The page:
Following up her 2014 short Fragments which was featured in the Cannes Directors’ Fortnight section that year, Polish filmmaker Agnieszka Woszczyńska returns with her feature film debut Silent Land, now playing the Toronto International Film Festival. A quietly scathing exposé of the selfishness and indifference of the bourgeoisie, Woszczyńska takes her time in this film to execute her assault on the cruelty and detachment of the wealthy, clearly relishing digging the knife in slowly and subtly in this tense, slow-burning exercise in class rage.
Anna (Agnieszka Zulewska) and Adam (Dobromir Dymecki) couldn’t be blonder, wealthier, or more privileged, an attractive young Polish married couple who indulge in a sunny holiday on the Italian coast in a once-thriving tourist town that, with the arrival of the military to deal with what is implied is a growing influx of boat people, has lost some of its previous shine. Anna and Adam don’t mind; they just want somewhere pretty with a pool, and to eat, drink, and soak up the sun. But a local water shortage means the pool has gone to ruin, but the Polish couple Karen it as politely as they can muster; the pool must be fixed, they demand. That is why they chose this rental house, water shortage or no. Accordingly, a young immigrant worker and his peace-disrupting jackhammer arrives the next morning, and although the pool is fixed, his work-related death demands a police investigation that increasingly finds cracks in Anna and Adam’s story regarding what happened.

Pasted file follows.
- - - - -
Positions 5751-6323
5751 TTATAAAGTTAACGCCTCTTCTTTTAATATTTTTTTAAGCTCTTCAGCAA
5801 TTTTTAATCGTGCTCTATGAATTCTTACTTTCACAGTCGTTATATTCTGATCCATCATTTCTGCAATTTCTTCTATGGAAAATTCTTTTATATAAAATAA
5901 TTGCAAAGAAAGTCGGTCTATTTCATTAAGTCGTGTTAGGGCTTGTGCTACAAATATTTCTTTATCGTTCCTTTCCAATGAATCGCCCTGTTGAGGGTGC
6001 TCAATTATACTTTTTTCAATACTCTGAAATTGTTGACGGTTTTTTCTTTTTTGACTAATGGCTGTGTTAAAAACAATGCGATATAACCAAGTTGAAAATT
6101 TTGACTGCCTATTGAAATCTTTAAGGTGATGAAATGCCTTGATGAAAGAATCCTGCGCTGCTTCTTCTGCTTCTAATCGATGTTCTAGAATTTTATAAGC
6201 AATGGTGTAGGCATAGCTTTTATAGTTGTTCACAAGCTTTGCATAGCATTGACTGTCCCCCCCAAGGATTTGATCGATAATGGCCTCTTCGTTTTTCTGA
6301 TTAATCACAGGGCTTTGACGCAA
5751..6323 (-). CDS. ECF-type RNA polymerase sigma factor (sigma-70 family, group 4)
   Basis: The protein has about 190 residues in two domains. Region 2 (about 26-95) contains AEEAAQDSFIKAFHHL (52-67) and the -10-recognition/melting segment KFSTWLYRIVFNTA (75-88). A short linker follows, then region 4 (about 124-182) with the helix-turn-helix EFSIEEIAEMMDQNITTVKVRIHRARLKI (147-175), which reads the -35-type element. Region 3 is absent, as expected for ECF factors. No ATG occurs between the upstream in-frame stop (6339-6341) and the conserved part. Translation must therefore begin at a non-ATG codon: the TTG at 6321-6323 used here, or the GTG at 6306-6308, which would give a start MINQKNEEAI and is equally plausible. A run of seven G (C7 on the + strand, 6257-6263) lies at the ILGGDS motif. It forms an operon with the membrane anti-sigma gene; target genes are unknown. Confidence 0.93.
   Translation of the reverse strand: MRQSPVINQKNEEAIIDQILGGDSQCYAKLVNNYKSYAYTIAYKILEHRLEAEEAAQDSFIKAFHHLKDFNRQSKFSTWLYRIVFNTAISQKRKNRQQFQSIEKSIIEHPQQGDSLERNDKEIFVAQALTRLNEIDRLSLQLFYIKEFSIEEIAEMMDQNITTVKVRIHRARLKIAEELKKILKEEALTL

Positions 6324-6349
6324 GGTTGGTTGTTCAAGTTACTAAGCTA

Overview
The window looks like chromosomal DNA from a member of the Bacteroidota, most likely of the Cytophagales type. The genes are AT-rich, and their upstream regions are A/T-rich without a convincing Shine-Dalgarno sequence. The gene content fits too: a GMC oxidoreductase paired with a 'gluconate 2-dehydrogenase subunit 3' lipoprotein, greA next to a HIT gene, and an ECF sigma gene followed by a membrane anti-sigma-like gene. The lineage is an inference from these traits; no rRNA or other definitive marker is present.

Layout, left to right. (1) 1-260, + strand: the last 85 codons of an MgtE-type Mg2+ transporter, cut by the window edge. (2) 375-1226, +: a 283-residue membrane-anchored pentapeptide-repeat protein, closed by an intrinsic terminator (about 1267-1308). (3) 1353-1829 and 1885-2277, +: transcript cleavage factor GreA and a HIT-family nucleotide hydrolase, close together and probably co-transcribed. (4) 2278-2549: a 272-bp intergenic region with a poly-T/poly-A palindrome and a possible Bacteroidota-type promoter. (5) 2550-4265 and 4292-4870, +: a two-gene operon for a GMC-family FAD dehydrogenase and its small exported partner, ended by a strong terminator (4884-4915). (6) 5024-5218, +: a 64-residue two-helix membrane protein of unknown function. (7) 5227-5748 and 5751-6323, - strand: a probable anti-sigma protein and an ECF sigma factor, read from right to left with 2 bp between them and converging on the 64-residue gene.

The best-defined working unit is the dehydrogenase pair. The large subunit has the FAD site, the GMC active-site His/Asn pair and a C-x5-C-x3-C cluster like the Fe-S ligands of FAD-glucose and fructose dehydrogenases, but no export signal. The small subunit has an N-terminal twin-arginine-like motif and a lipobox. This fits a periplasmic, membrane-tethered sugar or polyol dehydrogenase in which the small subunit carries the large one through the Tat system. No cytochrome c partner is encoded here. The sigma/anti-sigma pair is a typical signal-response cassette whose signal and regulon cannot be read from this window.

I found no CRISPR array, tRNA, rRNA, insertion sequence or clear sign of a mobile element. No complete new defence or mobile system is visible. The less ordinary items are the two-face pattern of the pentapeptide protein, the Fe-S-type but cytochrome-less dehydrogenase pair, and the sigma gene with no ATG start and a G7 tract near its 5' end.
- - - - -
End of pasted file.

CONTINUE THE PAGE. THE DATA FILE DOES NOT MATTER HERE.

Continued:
Although determined to continue their holiday, the incident sees the first signs that there are fractures in the couple’s relationship as they contend with the continuing police investigation, curious locals, and the unavoidable tension the incident has triggered within their own relationship. Fluctuating between their business-as-usual vacation activities of fine dining, sunbathing and vanilla sex and a growing sense of disconnection, Woszczyńska is in no rush to build less a sense of suspense than active discomfort in her audience as the truth is slowly revealed.
The question “what kind of people are these?” lies at the heart of the film, and as the answer gradually comes to light, issues of communication and its opacity are made literal through the cacophony of various languages in the film that different people speak, including some while excluding others. Resisting any need to make overt judgements, in Silent Land Woszczyńska confidently steps back and lets us make our own call about the moral questions her film prompts in her compelling, enigmatic debut.